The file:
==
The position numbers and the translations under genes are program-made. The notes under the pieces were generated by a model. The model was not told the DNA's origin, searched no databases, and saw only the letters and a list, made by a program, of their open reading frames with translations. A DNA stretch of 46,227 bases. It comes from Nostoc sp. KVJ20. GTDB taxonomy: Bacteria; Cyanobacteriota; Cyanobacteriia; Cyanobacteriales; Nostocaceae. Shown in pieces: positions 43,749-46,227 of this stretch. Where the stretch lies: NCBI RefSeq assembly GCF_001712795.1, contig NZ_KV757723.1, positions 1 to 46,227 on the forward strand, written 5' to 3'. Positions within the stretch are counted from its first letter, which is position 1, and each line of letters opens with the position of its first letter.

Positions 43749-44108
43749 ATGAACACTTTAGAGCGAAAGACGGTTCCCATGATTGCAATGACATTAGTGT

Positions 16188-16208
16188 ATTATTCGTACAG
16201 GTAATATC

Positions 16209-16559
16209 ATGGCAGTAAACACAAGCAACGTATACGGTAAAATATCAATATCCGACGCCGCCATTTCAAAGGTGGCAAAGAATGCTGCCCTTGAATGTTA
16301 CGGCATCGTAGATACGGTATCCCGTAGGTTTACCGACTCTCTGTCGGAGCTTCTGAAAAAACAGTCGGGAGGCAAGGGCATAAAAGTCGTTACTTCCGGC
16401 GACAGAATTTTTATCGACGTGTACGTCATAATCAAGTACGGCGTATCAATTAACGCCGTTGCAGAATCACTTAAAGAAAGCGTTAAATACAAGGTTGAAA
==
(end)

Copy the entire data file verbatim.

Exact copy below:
The position numbers and the translations under genes are program-made. The notes under the pieces were generated by a model. The model was not told the DNA's origin, searched no databases, and saw only the letters and a list, made by a program, of their open reading frames with translations. A DNA stretch of 46,227 bases. It comes from Nostoc sp. KVJ20. GTDB taxonomy: Bacteria; Cyanobacteriota; Cyanobacteriia; Cyanobacteriales; Nostocaceae. Shown in pieces: positions 43,749-46,227 of this stretch. Where the stretch lies: NCBI RefSeq assembly GCF_001712795.1, contig NZ_KV757723.1, positions 1 to 46,227 on the forward strand, written 5' to 3'. Positions within the stretch are counted from its first letter, which is position 1, and each line of letters opens with the position of its first letter.

Positions 43749-44108
43749 ATGAACACTTTAGAGCGAAAGACGGTTCCCATGATTGCAATGACATTAGTGT

Positions 16188-16208
16188 ATTATTCGTACAG
16201 GTAATATC

Positions 16209-16559
16209 ATGGCAGTAAACACAAGCAACGTATACGGTAAAATATCAATATCCGACGCCGCCATTTCAAAGGTGGCAAAGAATGCTGCCCTTGAATGTTA
16301 CGGCATCGTAGATACGGTATCCCGTAGGTTTACCGACTCTCTGTCGGAGCTTCTGAAAAAACAGTCGGGAGGCAAGGGCATAAAAGTCGTTACTTCCGGC
16401 GACAGAATTTTTATCGACGTGTACGTCATAATCAAGTACGGCGTATCAATTAACGCCGTTGCAGAATCACTTAAAGAAAGCGTTAAATACAAGGTTGAAA